Saturday, September 22, 2018

The Mantle of Patriarchy and the Dome of Dominion

DISMANTLING the Doctrine of Discovery: The Statue of Freedom on the US Capitol

"More than that, however, it implies a break with modern Europe with its monarchies and despots while still claiming the MANTLE of Western Civilization."

As you can see from the picture she looks nothing like the Statue of Liberty outside New York which was created by the French over twenty years later; the Statue of Freedom is a completely American design.  This means we should look and see what symbols she has, and what that says about mid-nineteenth century America.  She is wearing a toga, a common feature in American statues, but why?  What is it about togas that was and is so popular in American art and architecture?  Obviously togas hearken back to Roman and ancient Greek ideals, so that implies an attachment to a Republic.  More than that, however, it implies a break with modern Europe with its monarchies and despots while still claiming the mantle of Western Civilization.

However, she is wearing more clothing on top of the toga.  A Native American fur coat covers most of the toga.  And on her head she is wearing a military helmet with a headdress of eagle feathers going down her back.  This makes her look very Native American indeed, though she is not.  So why this symbolism?  Many parts of Native American culture were appropriated by the United States as Americans attempted to create their own culture separate from that of Britain and Europe.  This does not mean that they were emulating Native Americans, far from it.  Rather the designers of the statue (and most Americans) saw themselves as having displaced the American Indian and bringing true civilization to a savage and uncultivated land. 

Framework of Dominance:

UN Preliminary Study on the Doctrine of Discovery

This preliminary study establishes that the Doctrine of Discovery has been institutionalized in law and policy, on national and international levels, and lies at the root of the violations of indigenous peoples’ human rights, both individual and collective. This has resulted in State claims to and the mass appropriation of the lands, territories and resources of indigenous peoples. Both the Doctrine of Discovery and a holistic structure that we term the Framework of Dominance have resulted in centuries of virtually unlimited resource extraction from the traditional territories of indigenous peoples. This, in turn, has resulted in the dispossession and impoverishment of indigenous peoples, and the host of problems that they face today on a daily basis.



Sovereignty of the Soul:

Confronting Sexual Violence in Native America

Sexual violence perpetrated most against Native Americans

The current national conversation about sexual assault is incomplete without discussing violence against Native American women. Often in Native communities, a mother will teach her child what to do when she is raped, not if she is raped. This reflects the harsh reality that is affecting Native American women in their fight against sexual assault.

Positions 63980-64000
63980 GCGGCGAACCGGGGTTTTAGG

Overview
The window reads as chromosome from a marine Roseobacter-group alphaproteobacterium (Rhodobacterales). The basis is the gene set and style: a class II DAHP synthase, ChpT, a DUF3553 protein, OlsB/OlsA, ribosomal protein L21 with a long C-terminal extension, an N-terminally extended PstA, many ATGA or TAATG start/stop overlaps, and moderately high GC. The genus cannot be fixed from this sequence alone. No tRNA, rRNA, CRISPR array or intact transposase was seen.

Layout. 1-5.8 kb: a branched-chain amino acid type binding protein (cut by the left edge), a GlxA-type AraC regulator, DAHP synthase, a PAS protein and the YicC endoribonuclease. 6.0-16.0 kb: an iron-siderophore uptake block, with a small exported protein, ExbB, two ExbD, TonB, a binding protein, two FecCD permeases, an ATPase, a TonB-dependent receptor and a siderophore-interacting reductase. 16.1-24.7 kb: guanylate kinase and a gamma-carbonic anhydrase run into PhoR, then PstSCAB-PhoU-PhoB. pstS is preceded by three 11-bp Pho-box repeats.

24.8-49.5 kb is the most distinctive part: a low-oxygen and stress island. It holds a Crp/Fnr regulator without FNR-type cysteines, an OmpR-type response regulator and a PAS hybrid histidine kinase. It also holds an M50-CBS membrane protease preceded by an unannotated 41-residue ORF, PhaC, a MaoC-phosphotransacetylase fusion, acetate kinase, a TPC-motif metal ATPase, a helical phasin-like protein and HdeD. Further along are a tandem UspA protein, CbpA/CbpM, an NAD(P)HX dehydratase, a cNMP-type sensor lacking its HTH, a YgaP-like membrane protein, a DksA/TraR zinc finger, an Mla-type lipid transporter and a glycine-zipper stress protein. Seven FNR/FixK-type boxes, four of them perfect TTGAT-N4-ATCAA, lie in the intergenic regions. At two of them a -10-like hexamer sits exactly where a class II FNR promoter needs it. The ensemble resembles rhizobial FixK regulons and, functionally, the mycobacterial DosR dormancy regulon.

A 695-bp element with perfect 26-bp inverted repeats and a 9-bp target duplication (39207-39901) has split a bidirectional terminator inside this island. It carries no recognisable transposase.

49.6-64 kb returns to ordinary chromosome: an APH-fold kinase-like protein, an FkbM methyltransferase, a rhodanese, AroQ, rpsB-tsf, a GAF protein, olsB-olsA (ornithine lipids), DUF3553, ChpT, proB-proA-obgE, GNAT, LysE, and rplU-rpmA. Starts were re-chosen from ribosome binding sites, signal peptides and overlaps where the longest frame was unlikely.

The Policy Insights Brief of the National Congress of American Indians reveals the extraordinarily high rate of victimization of Native women:
  • American Indians and Alaskan Natives are at least two times more likely compared with all other races to experience rape or sexual assault.
  • Three out of five American Indian and Alaskan Native women have been sexually assaulted in their lifetimes.
  •  One in three Native American women have reported being raped in their lifetimes. 

A report found 94 per cent of Native American women living in Seattle say they have been raped or coerced into sex at least once in their lifetime.

The damning new report – from the Urban Indian Health Institute and the Centers for Disease Control and Prevention – is believed to be one of the first to examine the experience of native women living in an urban environment instead of on reservations.

Colonization and Sexual Violence Against Indigenous Women and Children 
A Crime in Progress

No Truth, No Power

"The systemic violence against women in the societies of the Americas, especially against Indigenous Women and children, is a direct, measurable, and inevitable result of a patriarchal culture of violence that has normalized and profiteered from the colonization of Mother Earth.

For 526 years the mothers and daughters, the sons and fathers of the Original Nations of Indigneous Peoples of the Great Turtle Island Abya Yala have suffered the most extreme pogrom of  genocide and cultural annihilation that has included systematic sexual violence against our communities as an essential weapon of conquest and domination.”

Colonization must not be affirmed, nor confirmed.

Colonization must not only be investigated, it must be brought to an end.